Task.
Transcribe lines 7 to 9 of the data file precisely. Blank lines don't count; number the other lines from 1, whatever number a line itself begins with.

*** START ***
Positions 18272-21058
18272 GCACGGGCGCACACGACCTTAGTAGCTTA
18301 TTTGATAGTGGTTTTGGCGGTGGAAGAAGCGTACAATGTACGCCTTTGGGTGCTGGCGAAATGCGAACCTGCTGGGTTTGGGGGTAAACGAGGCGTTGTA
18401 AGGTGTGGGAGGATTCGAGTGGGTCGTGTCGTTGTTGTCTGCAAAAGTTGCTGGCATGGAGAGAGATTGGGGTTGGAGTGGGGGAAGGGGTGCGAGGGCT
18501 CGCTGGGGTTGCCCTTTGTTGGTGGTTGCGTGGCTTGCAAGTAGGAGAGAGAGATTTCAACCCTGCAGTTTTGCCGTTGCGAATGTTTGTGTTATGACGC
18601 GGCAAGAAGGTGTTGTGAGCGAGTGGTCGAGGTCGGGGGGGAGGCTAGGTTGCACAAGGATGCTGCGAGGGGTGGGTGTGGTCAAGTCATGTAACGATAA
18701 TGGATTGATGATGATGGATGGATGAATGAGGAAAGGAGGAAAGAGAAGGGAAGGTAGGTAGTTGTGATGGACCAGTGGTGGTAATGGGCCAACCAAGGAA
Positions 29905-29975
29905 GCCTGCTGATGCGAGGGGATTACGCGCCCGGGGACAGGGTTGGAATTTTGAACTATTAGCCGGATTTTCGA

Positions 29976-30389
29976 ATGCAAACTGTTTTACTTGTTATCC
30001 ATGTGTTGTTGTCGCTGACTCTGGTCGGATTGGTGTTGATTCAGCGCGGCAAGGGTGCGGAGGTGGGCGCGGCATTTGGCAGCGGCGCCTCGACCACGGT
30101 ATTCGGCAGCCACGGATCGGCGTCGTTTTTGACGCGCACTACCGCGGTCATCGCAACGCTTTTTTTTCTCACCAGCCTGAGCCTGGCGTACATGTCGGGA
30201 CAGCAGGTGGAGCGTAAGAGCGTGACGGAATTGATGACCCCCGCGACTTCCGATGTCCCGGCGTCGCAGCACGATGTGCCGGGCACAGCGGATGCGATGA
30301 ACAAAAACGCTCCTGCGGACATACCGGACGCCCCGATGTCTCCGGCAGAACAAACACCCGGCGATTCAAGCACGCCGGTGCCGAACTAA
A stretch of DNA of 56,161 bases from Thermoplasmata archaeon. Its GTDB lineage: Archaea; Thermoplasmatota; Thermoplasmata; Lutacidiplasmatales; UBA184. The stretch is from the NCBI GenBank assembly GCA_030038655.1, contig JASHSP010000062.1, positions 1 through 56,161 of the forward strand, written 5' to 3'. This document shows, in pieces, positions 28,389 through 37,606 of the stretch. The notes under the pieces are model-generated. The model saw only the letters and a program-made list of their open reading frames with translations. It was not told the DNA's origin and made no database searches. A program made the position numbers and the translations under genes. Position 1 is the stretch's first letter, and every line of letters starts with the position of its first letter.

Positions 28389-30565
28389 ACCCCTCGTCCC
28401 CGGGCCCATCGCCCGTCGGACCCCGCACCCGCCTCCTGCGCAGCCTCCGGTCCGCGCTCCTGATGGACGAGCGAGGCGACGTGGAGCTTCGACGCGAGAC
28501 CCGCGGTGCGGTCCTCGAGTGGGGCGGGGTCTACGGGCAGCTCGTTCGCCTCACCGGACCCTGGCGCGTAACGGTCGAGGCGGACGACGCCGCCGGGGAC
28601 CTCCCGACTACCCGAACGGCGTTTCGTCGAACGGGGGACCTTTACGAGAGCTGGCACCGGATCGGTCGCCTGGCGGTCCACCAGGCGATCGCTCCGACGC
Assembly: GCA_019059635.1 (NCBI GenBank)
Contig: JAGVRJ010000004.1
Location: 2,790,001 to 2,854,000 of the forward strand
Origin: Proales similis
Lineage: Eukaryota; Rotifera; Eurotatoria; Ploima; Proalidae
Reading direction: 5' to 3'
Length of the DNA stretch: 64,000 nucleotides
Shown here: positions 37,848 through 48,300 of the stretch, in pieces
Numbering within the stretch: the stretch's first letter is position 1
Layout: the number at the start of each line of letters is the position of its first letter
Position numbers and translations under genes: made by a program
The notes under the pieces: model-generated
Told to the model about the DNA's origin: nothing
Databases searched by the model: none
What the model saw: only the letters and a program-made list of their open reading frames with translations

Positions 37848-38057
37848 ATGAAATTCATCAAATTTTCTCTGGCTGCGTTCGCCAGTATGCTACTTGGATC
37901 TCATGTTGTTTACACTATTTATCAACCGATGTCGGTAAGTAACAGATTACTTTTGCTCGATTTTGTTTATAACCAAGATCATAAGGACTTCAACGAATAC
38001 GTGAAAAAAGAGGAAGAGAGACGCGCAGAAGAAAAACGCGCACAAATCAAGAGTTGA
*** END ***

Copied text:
18701 TGGATTGATGATGATGGATGGATGAATGAGGAAAGGAGGAAAGAGAAGGGAAGGTAGGTAGTTGTGATGGACCAGTGGTGGTAATGGGCCAACCAAGGAA
Positions 29905-29975
29905 GCCTGCTGATGCGAGGGGATTACGCGCCCGGGGACAGGGTTGGAATTTTGAACTATTAGCCGGATTTTCGA